Logan County Felts Log House a fixture of Kentucky Museum
By Christy Spurlock

Posted on January 1, 0001 12:00 AM

Christy Spurlock, a former language arts teacher at Logan County High School, is Assistant Professor/Education Curator Kentucky Museum. She is the granddaughter of the late Logan County Circuit Clerk Ernest Williams and his wife Bess.
The Felts Log House sits next to the Kentucky Library & Museum on Western’s campus and provides visitors with an opportunity to step back into the past.
Gingerbread sampling and costumed docents make the house a favorite stop during Christmas in Kentucky, an annual free event held following the Bowling Green Christmas Parade. The house is even used occasionally for small luncheons and dinners for guests of the university.
Guests are welcome to tour the house daily, as part of the regular museum admission. Educators and children alike often list the log house as their favorite part of a museum tour. A variety of hands-on activities are used with group tours including dressing in period clothing, period toys, quilting, wool carding, slates, open hearth cooking and much more.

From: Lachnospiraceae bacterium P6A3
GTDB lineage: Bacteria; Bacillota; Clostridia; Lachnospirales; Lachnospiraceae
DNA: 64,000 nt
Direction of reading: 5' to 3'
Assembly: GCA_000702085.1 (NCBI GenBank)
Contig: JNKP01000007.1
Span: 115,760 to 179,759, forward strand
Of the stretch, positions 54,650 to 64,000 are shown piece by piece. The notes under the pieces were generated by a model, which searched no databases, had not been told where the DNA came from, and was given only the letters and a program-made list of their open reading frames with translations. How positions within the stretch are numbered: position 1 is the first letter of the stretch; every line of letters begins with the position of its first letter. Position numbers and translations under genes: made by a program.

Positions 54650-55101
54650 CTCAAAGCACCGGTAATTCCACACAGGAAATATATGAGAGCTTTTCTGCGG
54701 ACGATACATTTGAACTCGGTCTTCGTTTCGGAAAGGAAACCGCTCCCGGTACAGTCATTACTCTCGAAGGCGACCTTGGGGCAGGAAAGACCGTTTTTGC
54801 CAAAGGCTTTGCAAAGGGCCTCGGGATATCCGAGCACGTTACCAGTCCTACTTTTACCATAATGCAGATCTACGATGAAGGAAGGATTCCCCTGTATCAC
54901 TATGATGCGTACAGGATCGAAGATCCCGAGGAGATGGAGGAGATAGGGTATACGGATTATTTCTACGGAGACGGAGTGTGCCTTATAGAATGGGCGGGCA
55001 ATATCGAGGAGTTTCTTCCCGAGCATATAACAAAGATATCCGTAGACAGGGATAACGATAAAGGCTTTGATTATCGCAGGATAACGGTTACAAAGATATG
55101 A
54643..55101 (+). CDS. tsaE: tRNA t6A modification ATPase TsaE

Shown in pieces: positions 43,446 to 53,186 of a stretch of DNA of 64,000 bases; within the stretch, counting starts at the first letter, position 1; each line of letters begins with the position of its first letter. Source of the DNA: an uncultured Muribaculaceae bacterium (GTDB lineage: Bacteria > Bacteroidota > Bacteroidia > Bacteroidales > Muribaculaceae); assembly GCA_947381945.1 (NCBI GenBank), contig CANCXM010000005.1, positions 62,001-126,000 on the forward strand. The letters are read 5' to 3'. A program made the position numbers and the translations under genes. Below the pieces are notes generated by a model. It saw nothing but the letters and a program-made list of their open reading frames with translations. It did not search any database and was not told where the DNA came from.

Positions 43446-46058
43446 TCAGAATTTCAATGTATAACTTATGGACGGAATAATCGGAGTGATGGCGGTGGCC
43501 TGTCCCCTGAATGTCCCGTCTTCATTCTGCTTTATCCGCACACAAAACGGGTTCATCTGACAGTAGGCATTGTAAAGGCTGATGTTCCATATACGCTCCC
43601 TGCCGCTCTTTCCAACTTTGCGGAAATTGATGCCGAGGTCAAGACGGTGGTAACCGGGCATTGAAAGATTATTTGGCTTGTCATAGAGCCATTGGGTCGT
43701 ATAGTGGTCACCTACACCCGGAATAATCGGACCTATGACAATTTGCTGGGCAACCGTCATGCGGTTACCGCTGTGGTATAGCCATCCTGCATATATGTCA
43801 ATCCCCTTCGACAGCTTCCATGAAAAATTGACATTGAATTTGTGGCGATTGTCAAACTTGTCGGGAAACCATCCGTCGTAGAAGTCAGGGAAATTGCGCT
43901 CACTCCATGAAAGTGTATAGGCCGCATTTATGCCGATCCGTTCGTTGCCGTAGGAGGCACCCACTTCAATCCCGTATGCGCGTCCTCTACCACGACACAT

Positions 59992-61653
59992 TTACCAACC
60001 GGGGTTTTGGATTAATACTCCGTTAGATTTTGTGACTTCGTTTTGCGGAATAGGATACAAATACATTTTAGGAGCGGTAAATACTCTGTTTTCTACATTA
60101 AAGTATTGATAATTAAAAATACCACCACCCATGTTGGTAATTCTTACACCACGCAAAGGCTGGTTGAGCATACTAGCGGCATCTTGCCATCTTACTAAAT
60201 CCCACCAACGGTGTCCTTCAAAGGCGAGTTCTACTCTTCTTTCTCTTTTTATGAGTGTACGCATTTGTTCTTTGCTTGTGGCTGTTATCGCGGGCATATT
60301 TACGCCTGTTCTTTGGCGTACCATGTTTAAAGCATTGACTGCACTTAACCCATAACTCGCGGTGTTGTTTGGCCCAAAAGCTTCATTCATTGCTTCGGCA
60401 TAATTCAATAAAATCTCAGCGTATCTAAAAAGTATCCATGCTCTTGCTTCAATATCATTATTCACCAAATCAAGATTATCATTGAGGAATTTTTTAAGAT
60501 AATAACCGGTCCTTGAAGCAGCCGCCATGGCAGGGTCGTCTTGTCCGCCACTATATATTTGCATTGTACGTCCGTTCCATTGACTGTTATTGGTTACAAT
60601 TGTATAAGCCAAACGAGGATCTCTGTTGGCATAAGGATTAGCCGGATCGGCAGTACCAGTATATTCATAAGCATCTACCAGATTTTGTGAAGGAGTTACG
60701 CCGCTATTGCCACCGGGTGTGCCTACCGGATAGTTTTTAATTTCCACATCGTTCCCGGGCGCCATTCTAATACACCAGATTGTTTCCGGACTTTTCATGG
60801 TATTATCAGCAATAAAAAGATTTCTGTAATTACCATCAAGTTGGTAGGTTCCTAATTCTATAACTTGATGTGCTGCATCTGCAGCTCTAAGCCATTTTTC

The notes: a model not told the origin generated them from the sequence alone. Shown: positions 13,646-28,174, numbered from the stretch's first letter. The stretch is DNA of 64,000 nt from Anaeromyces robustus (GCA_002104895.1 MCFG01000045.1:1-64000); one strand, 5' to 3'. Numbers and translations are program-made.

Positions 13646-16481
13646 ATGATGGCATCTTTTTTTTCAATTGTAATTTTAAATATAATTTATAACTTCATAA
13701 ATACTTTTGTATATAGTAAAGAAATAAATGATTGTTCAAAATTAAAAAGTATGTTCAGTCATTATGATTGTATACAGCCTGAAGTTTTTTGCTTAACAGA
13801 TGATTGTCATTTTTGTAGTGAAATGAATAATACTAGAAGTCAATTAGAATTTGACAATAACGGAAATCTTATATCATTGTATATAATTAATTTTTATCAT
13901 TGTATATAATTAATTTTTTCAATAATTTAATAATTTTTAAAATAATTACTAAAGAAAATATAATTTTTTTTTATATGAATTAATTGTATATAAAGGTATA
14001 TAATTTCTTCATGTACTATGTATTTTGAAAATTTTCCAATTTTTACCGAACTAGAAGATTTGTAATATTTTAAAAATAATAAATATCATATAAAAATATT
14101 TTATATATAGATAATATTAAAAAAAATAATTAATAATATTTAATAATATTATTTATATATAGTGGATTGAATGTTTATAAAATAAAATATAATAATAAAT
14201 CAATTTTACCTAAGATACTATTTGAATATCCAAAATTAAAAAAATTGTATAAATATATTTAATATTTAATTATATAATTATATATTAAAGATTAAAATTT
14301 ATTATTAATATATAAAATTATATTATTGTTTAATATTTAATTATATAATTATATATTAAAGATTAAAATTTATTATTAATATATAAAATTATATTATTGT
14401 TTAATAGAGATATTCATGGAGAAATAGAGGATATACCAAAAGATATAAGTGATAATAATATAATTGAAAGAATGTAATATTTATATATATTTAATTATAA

The house was originally built in between the Richelieu and Cave Spring Communities, near Gasper River in Logan County sometime between 1809-1815. How then did it end up on the campus of WKU?
Archibald Felts was born in Sussex County, Va. on Feb. 23, 1758 and came to Kentucky around 1790. The first recorded appearance of Archibald in Logan County was in 1796 for delivering wolf scalps to the Russellville courthouse, so he was among the first generation of settlers to the region. Felts received various land grants from 1796-1807, eventually totaling 800 acres of land on the Gasper River.
Felts built an earlier home for his family, and returned east to retrieve them. Once back in Logan County with his family, he found that dwelling burned to the ground. The family lived in one or more smaller structures before this final home was built. It is believed the house was built sometime between 1809-1815; accounts as to the actual year of construction vary.
From documentation at the museum, it’s known that Archibald married Mary Weldon (sometime before 1785) and had 10 children, Sally, Nathaniel, Elizabeth “Betsy”, William, Samuel, Mary “Polly”, Charlie, Archibald Jr., John, and James “Augustine”. The 1810 census records a total of 15 individual in the Felts household.
Tax records from 1819 show that Archibald was in the upper third of Logan County taxpayers. The family’s income came from hogs, sheep and tobacco. His will was written in 1817 and he divided his land and goods among his wife and children. Archibald died in 1825 owning livestock, grindstones and law books; however, a full inventory of his property was not taken.